The Problem With The Kansas City Chiefs

by Rachel Garlinghouse
Originally Published: 
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On Sunday, the Kansas City Chiefs and the San Francisco 49ers will go head-to-head in Super Bowl LIV—aka, 54—held at the Hard Rock Stadium in Miami Gardens, Florida. The half-time show will feature Jennifer Lopez and Shakira, and Demi Lovato will perform The Star-Spangled Banner prior to the start of the game. Despite all the buzz surrounding this event—a tradition well-woven into American culture—my family will absolutely not be watching.

All four of my children were born in Kansas City, Missouri, and of course, many of our friends and family there are over-the-moon excited for Sunday’s game. After all, the Chiefs haven’t played in the Super Bowl in 50 years. While some of our nearest-and-dearest are washing their jerseys and heading to the grocery store for pizzas and wings, we will have a typical Sunday, which for us is morning church, followed by PJs, snacks, and movies.

Watching the Super Bowl isn’t just unappealing; to me, it just feels wrong—subscribing to something we are adamantly opposed to. It isn’t the game, the celebration, the apparel, or the amazing food that has us reeling. Rather, it’s the blatant disregard and disrespect for people of color.

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I know, our stance on not supporting the NFL isn’t popular. However, I know we aren’t alone. In 2019, Rhianna admitted that she turned down being Super Bowl LIII halftime show’s headliner. She told Vogue that she wouldn’t be a sellout or enabler. She shared, “Who gains from that? Not my people.” Rhianna was referring to the NFL snubbing Colin Kaepernick for taking a knee—protesting police brutality against black people.

The NFL’s love of bringing in the big bucks from their black players while refusing to agree and support Black Lives Matter is disgusting. But that’s not the only problem with this year’s game. The Kansas City Chief fans will be engaging in (some seriously misguided) cultural appropriation—donning face paint and feathered headdresses—which is disrespectful of Indigenous people.

Have you seen the Chiefs’ Tomahawk Chant? Fans chant in unison to the beat of a giant drum while moving their arm in a chopping motion. What the actual hell is that? I’ll tell you what it is—mockery. Were these the same “we-love-American-Indians” fighting alongside Native Americans to prevent the pipeline from being built? I didn’t think so. The KC Chiefs’ logo—a red and white arrowhead—is also problematic. I don’t get why they haven’t rebranded like the Cleveland Indians did in 2018, ditching their 71-one-year-old Chief Wahoo logo.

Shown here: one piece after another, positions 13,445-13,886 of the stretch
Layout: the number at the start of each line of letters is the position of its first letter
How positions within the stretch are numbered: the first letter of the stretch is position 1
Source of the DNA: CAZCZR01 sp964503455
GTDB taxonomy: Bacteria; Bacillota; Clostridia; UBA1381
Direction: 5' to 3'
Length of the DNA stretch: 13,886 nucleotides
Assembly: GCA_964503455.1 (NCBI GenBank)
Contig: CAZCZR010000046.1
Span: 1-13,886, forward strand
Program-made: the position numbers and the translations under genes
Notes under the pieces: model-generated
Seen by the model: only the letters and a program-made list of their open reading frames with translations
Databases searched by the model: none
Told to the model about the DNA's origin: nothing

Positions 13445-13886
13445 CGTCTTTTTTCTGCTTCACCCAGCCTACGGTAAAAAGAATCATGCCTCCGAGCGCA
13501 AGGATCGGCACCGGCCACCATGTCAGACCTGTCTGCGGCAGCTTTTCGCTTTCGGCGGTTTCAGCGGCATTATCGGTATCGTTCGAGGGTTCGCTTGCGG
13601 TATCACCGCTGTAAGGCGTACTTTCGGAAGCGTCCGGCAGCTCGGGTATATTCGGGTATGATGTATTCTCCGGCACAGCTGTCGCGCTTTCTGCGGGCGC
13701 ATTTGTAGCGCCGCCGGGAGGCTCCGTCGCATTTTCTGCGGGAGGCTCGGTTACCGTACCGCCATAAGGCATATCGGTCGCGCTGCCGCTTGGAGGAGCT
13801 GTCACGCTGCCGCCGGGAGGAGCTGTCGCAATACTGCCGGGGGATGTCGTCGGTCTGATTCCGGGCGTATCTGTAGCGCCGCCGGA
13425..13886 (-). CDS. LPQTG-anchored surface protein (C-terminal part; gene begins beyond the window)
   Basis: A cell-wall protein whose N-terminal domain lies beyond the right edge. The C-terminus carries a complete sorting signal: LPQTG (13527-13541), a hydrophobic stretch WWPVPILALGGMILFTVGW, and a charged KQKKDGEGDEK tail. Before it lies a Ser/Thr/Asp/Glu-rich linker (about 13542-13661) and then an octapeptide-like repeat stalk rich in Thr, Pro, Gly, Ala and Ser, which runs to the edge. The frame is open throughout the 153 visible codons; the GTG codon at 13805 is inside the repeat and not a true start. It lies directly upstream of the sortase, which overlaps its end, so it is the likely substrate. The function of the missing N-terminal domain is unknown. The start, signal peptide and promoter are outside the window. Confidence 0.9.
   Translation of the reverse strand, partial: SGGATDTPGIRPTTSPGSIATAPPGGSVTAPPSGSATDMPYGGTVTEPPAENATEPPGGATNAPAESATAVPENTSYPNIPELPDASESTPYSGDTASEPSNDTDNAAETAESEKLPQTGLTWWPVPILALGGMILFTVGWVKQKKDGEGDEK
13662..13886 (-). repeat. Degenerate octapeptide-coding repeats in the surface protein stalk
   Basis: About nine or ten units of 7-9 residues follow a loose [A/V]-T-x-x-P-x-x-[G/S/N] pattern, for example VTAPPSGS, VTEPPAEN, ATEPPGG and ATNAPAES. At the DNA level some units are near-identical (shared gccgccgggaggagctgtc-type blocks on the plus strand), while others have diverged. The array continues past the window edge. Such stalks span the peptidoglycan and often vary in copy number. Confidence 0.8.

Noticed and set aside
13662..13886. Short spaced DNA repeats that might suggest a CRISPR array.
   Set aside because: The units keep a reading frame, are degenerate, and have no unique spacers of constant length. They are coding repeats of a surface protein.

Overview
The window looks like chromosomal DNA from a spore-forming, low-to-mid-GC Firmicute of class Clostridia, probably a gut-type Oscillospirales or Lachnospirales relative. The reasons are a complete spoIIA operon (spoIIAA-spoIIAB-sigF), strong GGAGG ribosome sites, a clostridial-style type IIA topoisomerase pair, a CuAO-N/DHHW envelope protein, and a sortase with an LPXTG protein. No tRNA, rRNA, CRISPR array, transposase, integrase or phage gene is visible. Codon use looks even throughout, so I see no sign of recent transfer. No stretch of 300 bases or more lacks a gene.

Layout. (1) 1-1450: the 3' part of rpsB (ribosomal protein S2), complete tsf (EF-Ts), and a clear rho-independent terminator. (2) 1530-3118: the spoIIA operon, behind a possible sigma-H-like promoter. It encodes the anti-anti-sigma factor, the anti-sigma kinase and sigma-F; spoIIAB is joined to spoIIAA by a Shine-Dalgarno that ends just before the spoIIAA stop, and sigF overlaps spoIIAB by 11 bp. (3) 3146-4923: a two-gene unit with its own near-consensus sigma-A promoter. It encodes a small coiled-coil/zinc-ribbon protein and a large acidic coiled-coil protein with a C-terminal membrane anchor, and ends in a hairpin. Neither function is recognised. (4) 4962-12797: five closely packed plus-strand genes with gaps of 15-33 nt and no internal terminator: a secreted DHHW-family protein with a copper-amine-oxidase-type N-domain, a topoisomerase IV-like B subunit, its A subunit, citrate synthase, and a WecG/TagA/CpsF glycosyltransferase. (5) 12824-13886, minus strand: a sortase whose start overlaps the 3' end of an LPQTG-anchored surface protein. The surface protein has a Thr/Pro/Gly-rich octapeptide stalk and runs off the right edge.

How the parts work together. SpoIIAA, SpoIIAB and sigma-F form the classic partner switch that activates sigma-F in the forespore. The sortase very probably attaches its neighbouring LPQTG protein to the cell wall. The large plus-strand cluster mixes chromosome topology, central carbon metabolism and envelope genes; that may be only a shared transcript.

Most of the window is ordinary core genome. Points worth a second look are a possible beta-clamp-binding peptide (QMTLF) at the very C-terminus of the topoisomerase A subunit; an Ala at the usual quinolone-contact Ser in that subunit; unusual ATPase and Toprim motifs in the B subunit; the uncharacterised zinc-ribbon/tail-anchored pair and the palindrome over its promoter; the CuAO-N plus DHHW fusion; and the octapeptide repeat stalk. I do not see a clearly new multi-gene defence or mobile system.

I admit, I have hesitated to commit to keeping the television tuned in elsewhere on Sunday. After all, the game is fun, the food is delicious, and celebrating a long-standing American tradition is enjoyable. Everyone will be talking about the champion team and awe-inspiring moments on Monday at work and school. Watching some of our favorite artists perform and laughing at the clever commercials is our favorite part of the Super Bowl. Of course, this year is especially tempting because my kids’ hometown team could possibly win—making history.

Yet if I choose to chill the beer and whip up cheese-laden appetizers, what am I teaching my children? That discrimination is OK if it’s all in good fun? That we should excuse the NFL’s treatment of Kaepernick—who, like my children is a transracial adoptee—because it’s just a game on a single Sunday in February? No matter how much we adore JLo and are here for Demi Lovato’s comeback, we can’t ignore what we know to be right and true.

I know what some of you are thinking. I’m ruining the fun, and telling you things you absolutely don’t want to hear. I can see some of you plugging your ears with your fingertips and rolling your eyes—and that’s fine. It’s your choice what you do on Sunday. I’m not here to rain on anyone’s parade or guilt trip you—but I am in charge of my own family. For us, we cannot wear our Black Lives Matter t-shirts on Tuesday, begin our Black History Month celebration on Saturday, and then applaud the NFL organization—and cheer for the Chiefs–on Sunday.

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By watching, my family would be hypocritical, choosing to ignore the essence of what we stand against. I just can’t bring myself to grant my family a permission slip to just-this-one-time event that exudes racism and doesn’t openly appreciate and respect black and brown people.

To anyone who argues that my family will somehow be deprived on Sunday, I want to share this. Just because something is a tradition, doesn’t make it right. “How it’s always been” isn’t an excuse for racism. Slavery, Jim Crow laws, stealing land from Indigenous people, preventing interracial marriage–all of these used to be permissible. Were any of these right? Of course not.

Entertaining racism—in any form and on any scale—isn’t OK. Sunday’s Super Bowl game isn’t an exception.

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